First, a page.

An unconscious exists that communicates and understands the meaning of experience: that is, a function of awareness (of external and internal reality, the emotional field, body perception, time and space) that is outside awareness and which becomes altered in psychosis. We still do not know what the processes are that blend individual consciousness, nor do we know how they operate, but we do know that in the psychotic process they become altered; I touched on these processes when writing on the sensory transformation of mental functions, something that can probably be equated with a primordial function of the mind that is yet to be connected to intersubjective reality.

On this subject, we must not forget that consciousness and awareness, at times considered as superimposable concepts, are different processes. A patient may be conscious but unaware, in that, as Bion stated, there are thoughts with no thinker; the psychotic patient, for instance, is conscious of the delusional experience but unaware of what it means.

In psychotic states, thoughts are without a thinker because the Ego has undergone fragmentation. Francesco did not use his mind to think, but to produce a flow of sensory images to the detriment of the thought function. We shall probably understand the mystery of psychosis when scientific thought (psychoanalytic, neuroscientific, cognitivist) has thoroughly investigated the immense territory of the mind’s processes that lies outside awareness, including the construction of thought, territory that was dealt with for the first time by Sigmund Freud who, like Columbus, believed he had arrived in the Indies when what he had actually discovered was a new, endless world yet to be explored.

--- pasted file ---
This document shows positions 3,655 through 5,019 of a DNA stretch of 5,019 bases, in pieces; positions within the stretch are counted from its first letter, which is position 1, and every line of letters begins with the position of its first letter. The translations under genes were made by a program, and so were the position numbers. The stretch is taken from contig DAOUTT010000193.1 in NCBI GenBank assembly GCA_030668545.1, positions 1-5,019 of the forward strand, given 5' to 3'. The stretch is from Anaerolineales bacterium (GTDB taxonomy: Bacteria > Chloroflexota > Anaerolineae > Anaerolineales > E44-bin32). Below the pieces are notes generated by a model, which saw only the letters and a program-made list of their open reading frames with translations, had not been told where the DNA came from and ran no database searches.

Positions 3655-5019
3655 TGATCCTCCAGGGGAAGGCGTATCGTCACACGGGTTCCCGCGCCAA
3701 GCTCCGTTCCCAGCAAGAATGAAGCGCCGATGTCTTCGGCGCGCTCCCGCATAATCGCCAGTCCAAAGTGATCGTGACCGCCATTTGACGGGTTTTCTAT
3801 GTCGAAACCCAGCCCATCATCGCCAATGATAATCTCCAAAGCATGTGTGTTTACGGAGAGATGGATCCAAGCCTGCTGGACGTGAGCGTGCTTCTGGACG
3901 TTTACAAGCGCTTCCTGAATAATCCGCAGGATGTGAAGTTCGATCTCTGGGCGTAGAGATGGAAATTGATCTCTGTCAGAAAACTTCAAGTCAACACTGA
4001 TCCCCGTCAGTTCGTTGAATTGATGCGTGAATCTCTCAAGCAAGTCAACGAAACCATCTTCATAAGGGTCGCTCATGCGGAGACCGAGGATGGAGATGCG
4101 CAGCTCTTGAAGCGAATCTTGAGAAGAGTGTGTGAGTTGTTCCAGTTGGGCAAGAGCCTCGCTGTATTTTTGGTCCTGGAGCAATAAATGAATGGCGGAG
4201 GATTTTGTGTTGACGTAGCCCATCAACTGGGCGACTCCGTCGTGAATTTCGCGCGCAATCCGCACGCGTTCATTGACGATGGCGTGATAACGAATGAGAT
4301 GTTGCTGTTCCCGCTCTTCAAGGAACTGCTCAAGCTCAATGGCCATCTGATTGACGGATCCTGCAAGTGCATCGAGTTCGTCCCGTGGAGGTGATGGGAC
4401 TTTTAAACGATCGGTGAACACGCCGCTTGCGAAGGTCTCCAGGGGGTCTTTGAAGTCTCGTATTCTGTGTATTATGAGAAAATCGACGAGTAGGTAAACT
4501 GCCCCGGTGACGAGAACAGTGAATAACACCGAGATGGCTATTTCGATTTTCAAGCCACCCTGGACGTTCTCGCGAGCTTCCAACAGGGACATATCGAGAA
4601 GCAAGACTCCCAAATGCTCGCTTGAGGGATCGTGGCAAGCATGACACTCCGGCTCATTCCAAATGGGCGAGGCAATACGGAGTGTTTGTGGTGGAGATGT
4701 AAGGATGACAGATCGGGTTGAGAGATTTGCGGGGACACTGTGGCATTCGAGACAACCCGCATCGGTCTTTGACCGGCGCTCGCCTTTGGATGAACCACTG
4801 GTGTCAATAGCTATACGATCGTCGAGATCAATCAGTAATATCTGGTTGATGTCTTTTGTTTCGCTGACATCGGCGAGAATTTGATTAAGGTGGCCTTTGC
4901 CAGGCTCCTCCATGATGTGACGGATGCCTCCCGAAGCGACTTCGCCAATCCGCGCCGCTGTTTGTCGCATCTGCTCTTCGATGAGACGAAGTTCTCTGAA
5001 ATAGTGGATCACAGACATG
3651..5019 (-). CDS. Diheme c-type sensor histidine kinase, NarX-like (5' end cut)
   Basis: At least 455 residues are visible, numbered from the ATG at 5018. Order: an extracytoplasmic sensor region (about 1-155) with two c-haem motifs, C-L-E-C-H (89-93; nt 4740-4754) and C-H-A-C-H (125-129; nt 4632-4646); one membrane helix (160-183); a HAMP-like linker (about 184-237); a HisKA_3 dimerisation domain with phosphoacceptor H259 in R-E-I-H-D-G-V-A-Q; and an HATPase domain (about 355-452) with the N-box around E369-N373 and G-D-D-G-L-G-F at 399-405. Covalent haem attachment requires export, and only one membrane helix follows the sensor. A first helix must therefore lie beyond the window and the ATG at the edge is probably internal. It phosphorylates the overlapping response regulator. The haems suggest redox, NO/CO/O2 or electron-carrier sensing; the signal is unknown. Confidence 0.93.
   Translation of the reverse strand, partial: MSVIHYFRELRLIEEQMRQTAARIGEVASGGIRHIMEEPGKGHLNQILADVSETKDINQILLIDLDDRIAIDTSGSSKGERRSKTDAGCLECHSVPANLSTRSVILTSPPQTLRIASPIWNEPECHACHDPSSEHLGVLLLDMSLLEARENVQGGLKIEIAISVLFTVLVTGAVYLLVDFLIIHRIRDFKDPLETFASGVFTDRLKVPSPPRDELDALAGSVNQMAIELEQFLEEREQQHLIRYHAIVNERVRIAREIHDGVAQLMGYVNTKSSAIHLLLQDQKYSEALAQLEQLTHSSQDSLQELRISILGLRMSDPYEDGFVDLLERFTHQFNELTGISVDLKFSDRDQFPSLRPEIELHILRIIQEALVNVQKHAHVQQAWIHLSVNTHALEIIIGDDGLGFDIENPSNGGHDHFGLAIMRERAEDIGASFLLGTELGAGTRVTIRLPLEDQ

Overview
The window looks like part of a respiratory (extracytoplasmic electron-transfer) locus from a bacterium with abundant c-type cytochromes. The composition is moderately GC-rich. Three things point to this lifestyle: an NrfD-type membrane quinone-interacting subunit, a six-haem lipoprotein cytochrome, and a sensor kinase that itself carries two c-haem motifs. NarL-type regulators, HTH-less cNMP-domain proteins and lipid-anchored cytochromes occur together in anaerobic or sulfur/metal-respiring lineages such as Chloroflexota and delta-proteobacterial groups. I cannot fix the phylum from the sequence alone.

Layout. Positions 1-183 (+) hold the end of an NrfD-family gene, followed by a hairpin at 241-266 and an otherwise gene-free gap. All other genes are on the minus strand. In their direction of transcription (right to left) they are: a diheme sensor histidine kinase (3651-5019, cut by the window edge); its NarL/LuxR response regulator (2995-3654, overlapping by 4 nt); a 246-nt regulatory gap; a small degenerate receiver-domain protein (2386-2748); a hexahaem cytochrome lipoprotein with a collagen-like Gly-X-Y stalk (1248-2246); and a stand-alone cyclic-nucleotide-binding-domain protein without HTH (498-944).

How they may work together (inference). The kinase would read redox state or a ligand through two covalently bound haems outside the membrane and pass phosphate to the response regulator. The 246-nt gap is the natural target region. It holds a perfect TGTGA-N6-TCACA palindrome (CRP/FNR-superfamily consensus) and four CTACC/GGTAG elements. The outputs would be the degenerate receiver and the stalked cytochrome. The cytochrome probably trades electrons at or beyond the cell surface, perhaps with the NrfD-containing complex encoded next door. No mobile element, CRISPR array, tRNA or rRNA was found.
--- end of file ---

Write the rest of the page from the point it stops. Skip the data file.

Another recent achievement of psychoanalysis that can help us understand psychosis in greater depth is new knowledge on child development. We have confirmed the idea that children are born with innate relating abilities and that they acquire communicative and intentional behaviour early on: important messages are communicated between parents and infants when the newborn is only a matter of days old, and they contain all the characteristics of real dialogue, except for the fact that, needless to say, newborns are not equipped with speech. Some analysts, inspired by attachment theory and findings from infant research, have proposed a conception of the mind that is structured according to unconscious organising principles that form in infancy and remain unchanged. The relational and intersubjective contribution to psychoanalysis has brought into the foreground a conception of development immersed in an intersubjective relational matrix. All these openings have seen Freud’s drive model move away from the spotlight while attention has shifted onto models focused on psychological and emotional development and on the reciprocal relationship with the mother. Unfortunately, these openings have not entered clinical work with severe patients in an organised fashion and therefore have not brought about - at least, not yet - substantial enrichment to our knowledge of the psychopathology of psychosis.